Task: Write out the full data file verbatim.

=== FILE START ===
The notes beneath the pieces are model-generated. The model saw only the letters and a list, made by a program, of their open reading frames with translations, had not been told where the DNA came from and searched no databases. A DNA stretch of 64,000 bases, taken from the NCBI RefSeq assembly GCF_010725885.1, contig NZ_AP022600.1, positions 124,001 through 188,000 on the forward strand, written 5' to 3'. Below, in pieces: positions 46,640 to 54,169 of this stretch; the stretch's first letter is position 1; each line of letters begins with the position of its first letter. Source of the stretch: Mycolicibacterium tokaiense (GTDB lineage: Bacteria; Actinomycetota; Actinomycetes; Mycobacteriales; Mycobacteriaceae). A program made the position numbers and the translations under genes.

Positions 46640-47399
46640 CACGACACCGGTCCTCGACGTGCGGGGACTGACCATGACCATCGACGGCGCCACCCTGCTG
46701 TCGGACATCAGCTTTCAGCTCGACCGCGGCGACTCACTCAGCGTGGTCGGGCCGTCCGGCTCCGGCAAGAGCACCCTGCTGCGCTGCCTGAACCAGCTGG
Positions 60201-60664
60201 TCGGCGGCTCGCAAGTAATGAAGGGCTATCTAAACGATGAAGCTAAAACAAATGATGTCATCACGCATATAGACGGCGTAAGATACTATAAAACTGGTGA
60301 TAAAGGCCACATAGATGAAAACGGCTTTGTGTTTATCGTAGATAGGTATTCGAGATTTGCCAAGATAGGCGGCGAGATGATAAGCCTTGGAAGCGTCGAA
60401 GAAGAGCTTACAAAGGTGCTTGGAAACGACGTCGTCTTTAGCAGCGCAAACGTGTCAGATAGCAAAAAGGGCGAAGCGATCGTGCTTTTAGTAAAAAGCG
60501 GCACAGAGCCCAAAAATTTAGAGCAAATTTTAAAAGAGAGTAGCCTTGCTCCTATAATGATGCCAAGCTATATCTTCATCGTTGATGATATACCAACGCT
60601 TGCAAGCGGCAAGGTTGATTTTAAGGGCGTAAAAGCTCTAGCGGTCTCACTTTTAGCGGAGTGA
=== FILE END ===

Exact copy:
The notes beneath the pieces are model-generated. The model saw only the letters and a list, made by a program, of their open reading frames with translations, had not been told where the DNA came from and searched no databases. A DNA stretch of 64,000 bases, taken from the NCBI RefSeq assembly GCF_010725885.1, contig NZ_AP022600.1, positions 124,001 through 188,000 on the forward strand, written 5' to 3'. Below, in pieces: positions 46,640 to 54,169 of this stretch; the stretch's first letter is position 1; each line of letters begins with the position of its first letter. Source of the stretch: Mycolicibacterium tokaiense (GTDB lineage: Bacteria; Actinomycetota; Actinomycetes; Mycobacteriales; Mycobacteriaceae). A program made the position numbers and the translations under genes.

Positions 46640-47399
46640 CACGACACCGGTCCTCGACGTGCGGGGACTGACCATGACCATCGACGGCGCCACCCTGCTG
46701 TCGGACATCAGCTTTCAGCTCGACCGCGGCGACTCACTCAGCGTGGTCGGGCCGTCCGGCTCCGGCAAGAGCACCCTGCTGCGCTGCCTGAACCAGCTGG
Positions 60201-60664
60201 TCGGCGGCTCGCAAGTAATGAAGGGCTATCTAAACGATGAAGCTAAAACAAATGATGTCATCACGCATATAGACGGCGTAAGATACTATAAAACTGGTGA
60301 TAAAGGCCACATAGATGAAAACGGCTTTGTGTTTATCGTAGATAGGTATTCGAGATTTGCCAAGATAGGCGGCGAGATGATAAGCCTTGGAAGCGTCGAA
60401 GAAGAGCTTACAAAGGTGCTTGGAAACGACGTCGTCTTTAGCAGCGCAAACGTGTCAGATAGCAAAAAGGGCGAAGCGATCGTGCTTTTAGTAAAAAGCG
60501 GCACAGAGCCCAAAAATTTAGAGCAAATTTTAAAAGAGAGTAGCCTTGCTCCTATAATGATGCCAAGCTATATCTTCATCGTTGATGATATACCAACGCT
60601 TGCAAGCGGCAAGGTTGATTTTAAGGGCGTAAAAGCTCTAGCGGTCTCACTTTTAGCGGAGTGA